For the rebirth of the Fourth International! - Pelo renascimento da Quarta Internacional!

HomeLinksPortuguêsFrançaisEspañol PublicationsHistoric DocumentsContact

Rank & File Insurrection (Selected Quotes)


(in formation)



Expulsion Would Have Been More Appropriate

"Comrades, the SLUS is crossing the Rubicon. The time to act is now. In the ILWU, as Harry Bridges drove the union toward destruction, workers increasingly said he couldn’t stand to see the union outlive him. In a move to keep the lid on and preserve bureaucratic rule, Bridges lieutenants forcibly pensioned him off. If JR has the Harry Bridges syndrome and can’t stand to see the SL/iSt outlive its founder’s political life, then we propose to pension him off. But we don’t propose to let his lieutenants run and ruin the show. Throw them off the Central Committee, take the WV, the keys, the money and the building from their hands, and let them rejoin the ranks to rehabilitate themselves by putting in a few good years of yeoman’s service for the revolution."

Excerpted from "Stop The Liquidation Of The Trade Union Work! Break With The Robertson-Foster-Nelson Misleadership!" (1983) by the External Tendency of the international Spartacist tendency.



Rank & File Anger

CP [Communist Party] discipline simply stopped. You could do and say any damn thing you wanted and there was a tremendous backlog of grievances and resentments against the cadres, against the full-timers, the functionaries, (that was the term we used). I remember a meeting of the Roxbury branch where it became a ‘‘speak-bitterness’’ meeting. There had been a whole series of these, going on for months, and one night it got particularly rough. People were denouncing the leadership for suppression, for its bureaucratic attitudes, for its highhandedness, and so forth, and they get on the phone and they called these functionaries. By this time it’s about midnight and everybody’s really worked up—’’You get down here right now!’’ And these guys who had previously imposed themselves, according to their temperaments, more or less brutally—some of them more brutally, some of them less because they were basically nice guys, and some of them were really nasty—would have to do that. They would have to come down and they’d have to listen. They wouldn’t even talk sometimes, just listen to denunciation after denunciation for their rudeness, for their arbitrariness, for their lack of contact with reality, for their brutality to members.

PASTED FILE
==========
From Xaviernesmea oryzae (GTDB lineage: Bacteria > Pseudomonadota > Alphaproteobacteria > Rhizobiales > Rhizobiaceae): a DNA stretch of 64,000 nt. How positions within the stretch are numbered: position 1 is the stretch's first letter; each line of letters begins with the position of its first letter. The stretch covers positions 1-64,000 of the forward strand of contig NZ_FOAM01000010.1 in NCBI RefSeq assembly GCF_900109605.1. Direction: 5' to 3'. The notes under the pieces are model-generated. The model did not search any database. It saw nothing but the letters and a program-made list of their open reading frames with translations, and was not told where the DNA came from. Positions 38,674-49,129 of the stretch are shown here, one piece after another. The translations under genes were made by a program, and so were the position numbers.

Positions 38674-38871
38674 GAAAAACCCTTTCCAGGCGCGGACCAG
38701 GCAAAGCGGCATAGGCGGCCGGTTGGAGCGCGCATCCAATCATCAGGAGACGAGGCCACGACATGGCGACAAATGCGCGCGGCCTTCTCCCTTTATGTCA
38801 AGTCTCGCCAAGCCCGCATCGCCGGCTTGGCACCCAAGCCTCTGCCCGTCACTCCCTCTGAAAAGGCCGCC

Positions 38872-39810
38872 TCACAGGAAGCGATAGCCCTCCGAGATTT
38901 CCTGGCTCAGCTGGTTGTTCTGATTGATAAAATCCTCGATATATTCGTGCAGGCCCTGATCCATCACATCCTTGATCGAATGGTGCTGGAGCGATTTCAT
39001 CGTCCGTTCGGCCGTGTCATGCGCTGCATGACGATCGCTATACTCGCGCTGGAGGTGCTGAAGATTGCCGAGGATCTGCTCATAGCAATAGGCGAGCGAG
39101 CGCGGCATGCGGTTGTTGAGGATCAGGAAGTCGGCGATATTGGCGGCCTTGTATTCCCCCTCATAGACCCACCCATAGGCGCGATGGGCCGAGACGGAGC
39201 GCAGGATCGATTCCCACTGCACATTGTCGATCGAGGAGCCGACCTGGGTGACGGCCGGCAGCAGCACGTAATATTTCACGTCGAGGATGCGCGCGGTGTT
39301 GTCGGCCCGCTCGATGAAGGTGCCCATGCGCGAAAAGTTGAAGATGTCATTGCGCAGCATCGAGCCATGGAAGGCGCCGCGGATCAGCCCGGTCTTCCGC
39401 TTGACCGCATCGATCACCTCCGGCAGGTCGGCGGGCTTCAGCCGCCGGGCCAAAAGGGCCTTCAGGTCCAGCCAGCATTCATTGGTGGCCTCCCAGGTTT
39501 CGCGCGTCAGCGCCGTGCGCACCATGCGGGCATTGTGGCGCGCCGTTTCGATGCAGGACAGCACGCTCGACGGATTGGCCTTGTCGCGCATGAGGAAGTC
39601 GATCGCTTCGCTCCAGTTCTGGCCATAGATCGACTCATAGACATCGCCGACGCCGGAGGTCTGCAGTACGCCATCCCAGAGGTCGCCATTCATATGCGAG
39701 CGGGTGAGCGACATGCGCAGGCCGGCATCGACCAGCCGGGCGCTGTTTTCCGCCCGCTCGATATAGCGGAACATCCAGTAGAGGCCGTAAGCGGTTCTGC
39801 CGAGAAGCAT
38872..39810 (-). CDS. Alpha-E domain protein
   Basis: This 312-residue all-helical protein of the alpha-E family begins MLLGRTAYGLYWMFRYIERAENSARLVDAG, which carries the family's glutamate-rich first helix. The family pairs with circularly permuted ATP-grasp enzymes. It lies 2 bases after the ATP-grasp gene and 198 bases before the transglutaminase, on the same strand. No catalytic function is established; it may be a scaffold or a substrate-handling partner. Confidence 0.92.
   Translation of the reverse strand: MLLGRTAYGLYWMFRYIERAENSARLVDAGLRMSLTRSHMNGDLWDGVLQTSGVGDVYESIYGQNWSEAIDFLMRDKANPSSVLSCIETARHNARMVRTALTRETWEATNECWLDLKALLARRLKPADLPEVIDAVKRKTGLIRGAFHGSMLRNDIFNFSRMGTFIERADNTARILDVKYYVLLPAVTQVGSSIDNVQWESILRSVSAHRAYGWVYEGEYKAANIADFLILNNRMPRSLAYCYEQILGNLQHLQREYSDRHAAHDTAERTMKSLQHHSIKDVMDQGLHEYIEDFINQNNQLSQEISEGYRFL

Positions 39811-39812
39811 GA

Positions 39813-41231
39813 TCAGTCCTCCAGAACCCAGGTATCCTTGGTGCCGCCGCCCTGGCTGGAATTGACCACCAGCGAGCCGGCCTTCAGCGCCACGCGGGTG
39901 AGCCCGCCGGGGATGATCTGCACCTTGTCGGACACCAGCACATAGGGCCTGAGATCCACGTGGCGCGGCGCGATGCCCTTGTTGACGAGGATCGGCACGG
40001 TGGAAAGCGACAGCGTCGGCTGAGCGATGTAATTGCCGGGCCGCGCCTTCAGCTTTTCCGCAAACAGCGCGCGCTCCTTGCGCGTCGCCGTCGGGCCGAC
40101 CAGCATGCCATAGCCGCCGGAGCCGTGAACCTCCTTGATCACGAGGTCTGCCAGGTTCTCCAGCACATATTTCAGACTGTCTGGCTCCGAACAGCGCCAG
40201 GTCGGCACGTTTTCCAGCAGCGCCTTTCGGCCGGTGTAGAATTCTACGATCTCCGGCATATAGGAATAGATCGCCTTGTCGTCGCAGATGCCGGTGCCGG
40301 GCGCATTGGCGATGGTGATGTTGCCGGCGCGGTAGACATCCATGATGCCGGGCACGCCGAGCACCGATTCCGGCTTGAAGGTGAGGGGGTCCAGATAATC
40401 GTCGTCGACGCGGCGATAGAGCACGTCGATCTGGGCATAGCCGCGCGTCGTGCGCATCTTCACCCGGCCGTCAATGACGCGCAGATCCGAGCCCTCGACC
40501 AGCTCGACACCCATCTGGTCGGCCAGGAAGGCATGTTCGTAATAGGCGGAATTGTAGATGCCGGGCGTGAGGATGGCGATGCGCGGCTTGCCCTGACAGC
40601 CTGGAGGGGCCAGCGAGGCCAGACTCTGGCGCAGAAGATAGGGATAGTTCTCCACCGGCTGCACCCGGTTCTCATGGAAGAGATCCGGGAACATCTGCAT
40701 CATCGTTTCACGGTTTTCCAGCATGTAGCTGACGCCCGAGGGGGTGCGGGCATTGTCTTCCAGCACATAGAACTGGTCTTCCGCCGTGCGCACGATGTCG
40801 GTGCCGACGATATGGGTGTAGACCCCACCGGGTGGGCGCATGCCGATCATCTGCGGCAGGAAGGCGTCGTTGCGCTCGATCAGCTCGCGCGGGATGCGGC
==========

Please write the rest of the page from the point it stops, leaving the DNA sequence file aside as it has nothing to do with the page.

Excerpted from " Interview With Geoff White (Part 1): From Stalinism to Trotskyism" 1917 # 7, Winter 1990. Discussing the situation in the CPUSA in the aftermath of the Kruschev's 1956 revelations.